Open letter to Gwent Police ‘How is quantifying men’s fatal violence against women offensive?’

Dear Chief Constable Pam Kelly and Superintendent Vicki Townsend,

We write from the Femicide Census, the UK’s only resource documenting the number of women killed by men. Our research has been used by the Home Office and the police, for example, when state bodies need to cite data on women killed by men. This is because the UK government and state agencies fail to collate this data.

On 25 January 2022 we were alerted via Twitter to an incident where we understand a woman was arrested by Gwent police for ‘displaying threatening or abusive writing likely to cause harassment, alarm or distress’ after putting up posters, referred to by Superintendent Vicki Townsend as ‘offensive material’. In particular our attention was drawn to one poster that read ‘3+ KILLED BY MEN EACH WEEK – DOMESTIC VIOLENCE KILLS.’

It is unclear from communications from Gwent police why that particular poster that contains this statement constitutes ‘offensive material’ or is ‘threatening or abusive writing likely to cause harassment, alarm or distress’. However, it is of great concern to us if this statement has led to an arrest, both for the woman concerned and as well as our organisation and all the journalists and other bodies that use our data, which effectively states the same thing: that women are killed by men.

Femicide is internationally recognised, and although definitions vary, all are based on the premise that a woman is killed because she is a woman, and the killing in most cases is perpetrated by a man or men.

Within the UK we have used the term over the 8 years that the Femicide Census project has been in existence and used it within numerous reports and countless newspaper articles and interviews. Our research has shown that over a ten-year period a woman was killed by a man every 3 days. This includes women killed by current or former partners, sons, other family members, acquaintances and strangers.

This statistic was repeated by DCC Maggie Blyth, the National Police Chief’s Council Lead for Violence Against Women and Girls in the Foreword to Policing Violence Against Women and Girls – National Framework for Delivery: Year 1 “In the UK, a woman was killed by a man every three days on average between 2009 and 2019”. We understand this framework sets out how all police forces, including Gwent, are expected to combat men’s violence against women and girls.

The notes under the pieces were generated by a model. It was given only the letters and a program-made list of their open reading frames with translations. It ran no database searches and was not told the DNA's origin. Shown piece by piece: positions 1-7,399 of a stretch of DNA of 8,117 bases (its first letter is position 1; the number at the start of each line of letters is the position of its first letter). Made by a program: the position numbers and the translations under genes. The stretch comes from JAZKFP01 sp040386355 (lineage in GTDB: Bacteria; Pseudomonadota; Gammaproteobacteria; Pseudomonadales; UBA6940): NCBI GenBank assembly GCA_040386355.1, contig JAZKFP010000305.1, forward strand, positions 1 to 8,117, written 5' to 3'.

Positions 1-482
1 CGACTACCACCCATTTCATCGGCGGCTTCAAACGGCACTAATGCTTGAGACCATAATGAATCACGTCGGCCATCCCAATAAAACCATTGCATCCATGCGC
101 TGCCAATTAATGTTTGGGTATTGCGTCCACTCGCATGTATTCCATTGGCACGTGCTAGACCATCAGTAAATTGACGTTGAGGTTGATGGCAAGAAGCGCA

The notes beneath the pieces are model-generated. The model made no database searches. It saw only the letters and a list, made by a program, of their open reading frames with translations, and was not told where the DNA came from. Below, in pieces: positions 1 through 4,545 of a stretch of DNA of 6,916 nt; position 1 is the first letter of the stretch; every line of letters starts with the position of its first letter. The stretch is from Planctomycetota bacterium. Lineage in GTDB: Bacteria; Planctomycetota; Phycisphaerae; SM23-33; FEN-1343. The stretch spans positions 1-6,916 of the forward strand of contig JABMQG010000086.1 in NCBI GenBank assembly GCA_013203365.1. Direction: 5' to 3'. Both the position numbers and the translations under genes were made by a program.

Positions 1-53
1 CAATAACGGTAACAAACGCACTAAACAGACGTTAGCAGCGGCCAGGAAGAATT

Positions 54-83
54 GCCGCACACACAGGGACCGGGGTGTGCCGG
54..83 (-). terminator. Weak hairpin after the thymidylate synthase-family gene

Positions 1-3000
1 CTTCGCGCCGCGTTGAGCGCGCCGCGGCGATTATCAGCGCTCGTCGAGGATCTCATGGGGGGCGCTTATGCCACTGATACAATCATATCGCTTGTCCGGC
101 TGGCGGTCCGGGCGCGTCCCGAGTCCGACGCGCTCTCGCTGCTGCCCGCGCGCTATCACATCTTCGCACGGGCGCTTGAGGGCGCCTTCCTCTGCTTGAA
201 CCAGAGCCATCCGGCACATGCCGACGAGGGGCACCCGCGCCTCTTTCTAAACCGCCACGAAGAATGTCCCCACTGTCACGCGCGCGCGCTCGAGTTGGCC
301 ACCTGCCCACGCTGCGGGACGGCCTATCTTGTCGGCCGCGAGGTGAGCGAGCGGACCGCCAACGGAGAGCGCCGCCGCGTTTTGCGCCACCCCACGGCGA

While we do not use the statistic ‘3+ women a week are killed by men’ as used in one of the apparently ‘offensive’ stickers, this is because our data relies upon convictions for killing, or where otherwise men are held legally responsible and takes an average from data collated over a 12-year period. However, our figures fluctuate each year so in 2010, and 2011 and 2018 for example over 3 women a week were killed by men from our own data. In addition, the statistic used by the woman you have arrested could include a number of different variables which would make the statement factually correct every year: where there is a body but no perpetrator has been arrested, or where the woman is missing presumed dead. There are also ‘hidden homicides’ where suicides, falls from heights or overdoses, for example, mask intentional killings. Given that statistically women commit far fewer murders than men, and even less murders of other women, there is a near certainty that these other women were killed by men.

All of our data is based on FOI requests to every police force in the country including your own. Gwent police have responded to our request every time. This is why we know that 85 women were killed by men in Wales from 2009 – 2020, 53 killed by a partner or former partner and at least 16 women were killed by men in the area covered by Gwent police alone. We should also point out that thankfully, not one trans person has been killed in Wales over the past 12 years since our data set began.

We are at a loss to understand why the true nature of men’s fatal violence against women could constitute ‘offensive material’ by stating facts of that violence. And particularly given these facts have been used nationally by the College of Policing and the National Police Chiefs’ Council in its own violence against women and girls delivery framework that Gwent police itself should be implementing.

It is crucial that women identify and name the violence than men perpetrate against us. It is women mobilising against men’s violence against women who have led the global movement against sexual and domestic violence and abuse, including prostitution, FGM, stalking, image-based abuse and femicide.  Men’s violence against women includes harassment and causes alarm and distress to women. We ask you to focus your attention on the perpetrators of men’s violence against women rather than the women who campaign against it.

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